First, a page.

Attention K-12 Teachers! Do You Directly and Indirectly Support Technical Education?
America is currently facing its most significant skills gap in history. Take a minute to read the following article from NPR (National Public Radio), “High Paying Jobs Sit Empty, While High School Grads Line up for University.”
Most everyone is familiar with Mike Rowe of “Dirty Jobs” fame. He has long recognized this skills gap and takes a very active role in trying to impact policy and practice. Mike has testified before congress on a number of occasions to make sure that they understand the critical nature of the skills gap and how policy and practice can impact the crisis. Take a moment to watch what Mike has to say.
Congress is not the only entity that needs to understand this information. What role do educators play or could they play in impacting this situation? It is critical that teachers at all levels recognize the importance and value of skilled trades AND make sure that they are providing “equal access” for students to learn about these careers. It is also imperative that educators communicate, directly and indirectly, to students that having an interest in post-secondary trade schools is equally admirable to interest in post-secondary college/university. Too often, we see scenarios like the one highlighted in the following article, “Discussing Career Plans with Students? Don’t Overlook the Skilled Trades.”
While this article targets a school counselor who clearly believes that “skilled trades” are the consolation prize in post-secondary options, classroom teachers may play an even bigger role in discouraging students from considering high-skilled, high paying jobs in sectors such as manufacturing. Classroom teachers spend a great deal more time with students than school counselors, and sometimes even parents. As a classroom teacher, do you directly or indirectly communicate to your students that college is the best option for their future? This is compounded by the fact that most teachers have little first-hand experience in industry and with skilled trades. Below is a list of some examples of how teachers can unknowingly be perpetuating the idea that college is superior to post-secondary skills training. The chart also provides suggestions for editing the practice to not bias students toward one training path over another.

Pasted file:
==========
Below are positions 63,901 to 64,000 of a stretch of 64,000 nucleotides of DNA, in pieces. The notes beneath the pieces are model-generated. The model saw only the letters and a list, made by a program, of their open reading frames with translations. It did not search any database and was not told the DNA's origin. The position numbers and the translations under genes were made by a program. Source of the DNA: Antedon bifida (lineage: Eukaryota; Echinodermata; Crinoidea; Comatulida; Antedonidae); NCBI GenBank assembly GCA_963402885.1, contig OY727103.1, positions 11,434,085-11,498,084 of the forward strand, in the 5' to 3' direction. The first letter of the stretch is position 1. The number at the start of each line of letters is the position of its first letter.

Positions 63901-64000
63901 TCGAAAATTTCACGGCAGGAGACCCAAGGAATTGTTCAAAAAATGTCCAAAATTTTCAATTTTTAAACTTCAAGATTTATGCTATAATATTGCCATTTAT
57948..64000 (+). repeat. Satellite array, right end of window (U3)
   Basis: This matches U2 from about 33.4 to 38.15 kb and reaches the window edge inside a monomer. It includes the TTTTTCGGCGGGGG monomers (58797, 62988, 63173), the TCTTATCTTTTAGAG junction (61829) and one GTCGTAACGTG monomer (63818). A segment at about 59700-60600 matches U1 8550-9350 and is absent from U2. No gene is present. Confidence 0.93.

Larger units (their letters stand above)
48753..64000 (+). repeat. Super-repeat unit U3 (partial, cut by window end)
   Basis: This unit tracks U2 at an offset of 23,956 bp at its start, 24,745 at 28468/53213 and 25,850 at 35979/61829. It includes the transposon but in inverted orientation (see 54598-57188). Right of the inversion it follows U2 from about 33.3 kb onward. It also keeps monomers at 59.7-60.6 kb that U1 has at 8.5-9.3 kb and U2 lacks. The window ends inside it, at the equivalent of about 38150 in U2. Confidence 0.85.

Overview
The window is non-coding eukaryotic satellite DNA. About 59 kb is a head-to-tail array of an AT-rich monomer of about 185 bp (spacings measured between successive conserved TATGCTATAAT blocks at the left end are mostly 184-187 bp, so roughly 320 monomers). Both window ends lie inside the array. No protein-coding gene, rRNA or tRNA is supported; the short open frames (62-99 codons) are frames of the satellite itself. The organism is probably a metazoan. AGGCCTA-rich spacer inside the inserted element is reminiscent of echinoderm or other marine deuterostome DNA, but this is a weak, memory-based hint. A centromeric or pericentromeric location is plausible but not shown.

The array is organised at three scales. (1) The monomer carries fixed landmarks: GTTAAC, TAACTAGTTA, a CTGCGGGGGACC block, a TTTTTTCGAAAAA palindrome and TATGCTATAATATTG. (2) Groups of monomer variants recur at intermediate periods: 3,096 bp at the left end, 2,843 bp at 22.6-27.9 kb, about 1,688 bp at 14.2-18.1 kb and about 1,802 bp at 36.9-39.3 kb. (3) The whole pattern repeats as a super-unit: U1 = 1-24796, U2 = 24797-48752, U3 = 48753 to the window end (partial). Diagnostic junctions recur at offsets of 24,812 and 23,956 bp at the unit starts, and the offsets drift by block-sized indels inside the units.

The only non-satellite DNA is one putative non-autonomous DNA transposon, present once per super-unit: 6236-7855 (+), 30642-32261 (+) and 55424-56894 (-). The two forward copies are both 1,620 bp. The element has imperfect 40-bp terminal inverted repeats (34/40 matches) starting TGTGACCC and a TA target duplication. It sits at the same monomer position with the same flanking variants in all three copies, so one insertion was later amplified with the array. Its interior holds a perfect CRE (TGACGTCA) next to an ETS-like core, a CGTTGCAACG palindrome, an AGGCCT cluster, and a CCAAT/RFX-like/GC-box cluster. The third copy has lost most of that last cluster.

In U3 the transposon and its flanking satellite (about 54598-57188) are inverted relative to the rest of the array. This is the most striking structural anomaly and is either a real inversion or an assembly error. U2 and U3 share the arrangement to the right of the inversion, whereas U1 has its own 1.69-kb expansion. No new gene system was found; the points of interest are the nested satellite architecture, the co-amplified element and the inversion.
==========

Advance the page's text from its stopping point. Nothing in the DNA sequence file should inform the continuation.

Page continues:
|Current Practice||Edit the Practice|
|An elementary classroom decorated with college pennants||An elementary classroom that includes equal number of posters/pennants for college, technical schools, the military and some examples of on-the job training programs such as apprenticeships.|
|College Signing Day||Post-Secondary Commitment Day – equal status for students who are currently attending the CTC and receiving certifications, students accepted to community college, students going to the military,students who are headed to trade schools, and students who have job offers.|
|Career Posters in elementary schools that target primarily professional careers||Career Posters that represent the actual current jobs scenario (approximately 30 % Professional, 60% skilled, 10% unskilled.)|
|Classroom Speakers records indicate that 90% of speakers at the middle school were from professional careers||Systematically plan classroom speakers to make sure they more accurately represent the percentages above or at the very least provide equal time/status for all three categories.|
|Common question high school teachers ask kids in high school. “What college major are you thinking about?”||Edit that question to state “What type of post-secondary training would you like to accomplish when you graduate?|
|Career Fair with a preponderance of “high status” professional careers such as doctors/lawyers, etc.||Career Fair with careers representing all levels of post-secondary training. It is really important to give extra thought about what may be considered a low status profession such as “plumber.” Carefully selecting someone in that profession who is enthusiastic about that career is a great idea, or choosing a local plumber who is also a popular coach, can help kids (and their parents) view that career in a very positive light.|
|Lesson Plan Relevancy is primarily linked with professional careers. For example, a third grade geography lesson is linked to civil engineering.||Take that geography lesson and have a UPS driver provide a follow-up visit.|
These are just a few examples of subtle ways educators can impact perception about skilled trades vs professional careers. In order to self-assess how you represent all post-secondary options consider the following:
- How does your classroom reflect equal status for all post-secondary options?
- How do your lesson plans reflect equal status for all post-secondary options?
- How do you recognize and acknowledge your students when they discuss careers from all post-secondary options?
A final question to consider is how do you impact females in your classroom with regard to manufacturing. Read this brochure on best practices for recruiting and including females in STEM Programs and exposing them to Manufacturing Careers.